Further reading[edit]

Putnam, Ruth. Alsace
and Lorraine: From Cæsar to Kaiser, 58 B.C.-1871 A.D. New York: 1915. Bontemps, Daniel and Martine Bontemps-Litique, with Nelly Benoit, Virginie Legrand and Jean-Pierre Thiollet, Les noms de famille en Lorraine, Archives et Culture, Paris,1999[1]

External links[edit]

Official homepage of the Regional Council at the Wayback Machine (archived November 27, 2015) Regional Prefecture at the Wayback Machine
Wayback Machine
(archived December 30, 2015) Lorraine : Between war and art: memories Lorraine
- Official French website (in English) A short guide to the Lorraine
region and its main attractions MyLorraine.fr - Share your Lorraine Business in Lorraine

v t e

Administrative regions of France

Current administrative regions (since 2016)

Metropolitan regions

Auvergne-Rhône-Alpes Bourgogne-Franche-Comté Brittany Centre-Val de Loire Corsica Grand Est Hauts-de-France Île-de-France Normandy Nouvelle-Aquitaine Occitanie Pays de la Loire Provence-Alpes-Côte d'Azur

Overseas regions

French Guiana Guadeloupe Martinique Mayotte Réunion

Former administrative regions (1982–2015)

Metropolitan regions

Alsace Aquitaine Auvergne Burgundy Brittany Centre-Val de Loire Champagne-Ardenne Corsica Franche-Comté Île-de-France Languedoc-Roussillon Limousin Lorraine Midi-Pyrénées Nord-Pas-de-Calais Lower Normandy Upper Normandy Pays de la Loire Picardy Poitou-Charentes Provence-Alpes-Côte d'Azur Rhône-Alpes

Overseas regions

French Guiana Guadeloupe Martinique Mayotte Réunion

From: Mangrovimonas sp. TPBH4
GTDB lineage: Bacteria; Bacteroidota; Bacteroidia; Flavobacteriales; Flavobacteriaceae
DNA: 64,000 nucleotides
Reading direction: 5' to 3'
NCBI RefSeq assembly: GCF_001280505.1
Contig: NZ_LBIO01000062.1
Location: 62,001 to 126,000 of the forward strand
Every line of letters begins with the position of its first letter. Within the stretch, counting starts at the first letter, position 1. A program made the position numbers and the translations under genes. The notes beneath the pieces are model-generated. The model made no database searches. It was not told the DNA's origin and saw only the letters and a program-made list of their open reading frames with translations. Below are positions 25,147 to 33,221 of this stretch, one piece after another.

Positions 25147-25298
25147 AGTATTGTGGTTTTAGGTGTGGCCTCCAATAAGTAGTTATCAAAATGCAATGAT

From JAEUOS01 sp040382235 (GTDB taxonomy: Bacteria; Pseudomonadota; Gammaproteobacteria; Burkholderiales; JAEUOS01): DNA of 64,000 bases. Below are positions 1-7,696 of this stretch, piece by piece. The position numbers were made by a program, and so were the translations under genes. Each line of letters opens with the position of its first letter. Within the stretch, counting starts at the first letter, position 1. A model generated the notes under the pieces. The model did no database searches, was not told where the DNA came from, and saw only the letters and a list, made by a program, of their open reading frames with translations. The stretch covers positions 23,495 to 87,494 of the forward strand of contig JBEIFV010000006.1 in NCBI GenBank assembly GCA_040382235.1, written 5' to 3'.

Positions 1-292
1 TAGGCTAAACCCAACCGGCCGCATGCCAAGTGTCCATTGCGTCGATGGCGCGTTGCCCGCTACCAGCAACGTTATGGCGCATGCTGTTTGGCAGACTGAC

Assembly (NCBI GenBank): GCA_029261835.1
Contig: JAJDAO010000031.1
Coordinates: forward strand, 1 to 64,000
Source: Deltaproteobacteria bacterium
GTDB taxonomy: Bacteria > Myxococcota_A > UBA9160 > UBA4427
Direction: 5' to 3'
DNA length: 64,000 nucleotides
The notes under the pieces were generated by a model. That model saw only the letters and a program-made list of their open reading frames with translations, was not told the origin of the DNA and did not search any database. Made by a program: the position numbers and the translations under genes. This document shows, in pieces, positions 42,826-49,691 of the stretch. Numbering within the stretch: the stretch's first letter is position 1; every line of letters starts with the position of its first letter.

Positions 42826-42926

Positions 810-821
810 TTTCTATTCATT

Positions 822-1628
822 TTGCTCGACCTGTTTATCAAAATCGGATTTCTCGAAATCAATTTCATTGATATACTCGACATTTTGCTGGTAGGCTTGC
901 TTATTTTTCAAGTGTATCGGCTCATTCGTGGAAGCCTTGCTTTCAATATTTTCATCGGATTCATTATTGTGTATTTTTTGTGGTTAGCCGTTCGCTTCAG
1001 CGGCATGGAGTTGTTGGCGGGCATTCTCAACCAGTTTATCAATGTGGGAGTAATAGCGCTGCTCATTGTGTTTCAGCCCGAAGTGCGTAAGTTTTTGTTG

v t e




French Community German-speaking Community Walloon Region




Rhineland-Palatinate Saarland


Diekirch Grevenmacher Luxembourg


Summit Conferences Regional Commission Interregional Parliamentary Council University Charter European cultural capital 2007 House of the Greater Region Private cooperations

v t e




Arrondissement of Briey Arrondissement of Lunéville Arrondissement of Nancy Arrondissement of Toul


Arrondissement of Bar-le-Duc Arrondissement of Commercy Arrondissement of Verdun


Arrondissement of Forbach-Boulay-Moselle Arrondissement of Metz Arrondissement of Sarrebourg-Château-Salins Arrondissement of Sarreguemines Arrondissement of Thionville

Vosges (Épinal)

Arrondissement of Épinal Arrondissement of Neufchâteau Arrondissement of Saint-Dié


Coat of arms Flag Symbol People Languages (Franconian, Lorrain, Alsatian) Demographics Religion


FC Metz FC Metz
(women) AS Nancy SAS Épinal US Raon-l'Étape SLUC Nancy Basket Metz
Handball ASPTT Nancy Dauphins d'Épinal Rallye Alsace-Vosges Lorraine


Gallia Belgica
Gallia Belgica
( Mediomatrici
& Leuci) (22 BC–5th-century) Alemanni/ Ripuarian Franks
Ripuarian Franks
(5th-century–511) Austrasia
(511–751) Carolingian Empire
Carolingian Empire
(751–843) Middle Francia
Middle Francia
(843–855) Lotharingia
(855–959) Duchy of Lorraine
Duchy of Lorraine
(959–1766) Duchy of Bar
Duchy of Bar
(circa 950-1766) Three Bishoprics
Three Bishoprics
(1552-1790) Bezirk Lothringen
Bezirk Lothringen
(1871–1918) CdZ-Gebiet Lothringen
CdZ-Gebiet Lothringen
(1940–1945) Lorraine
(1945–2016) Grand Est
Grand Est


Authority control

WorldCat Identities VIAF: 244072377 GND: 4036377-6 BNF: cb119342914 (data) HDS: 6631

Coordinates: 49°00′N 6°00′E / 49.000°N 6.000°E / 49.000; 6.000

^ http://catalogue.bnf.fr/servlet/biblio?idNoeud=1&ID=37096524&SN1=0&SN2=0&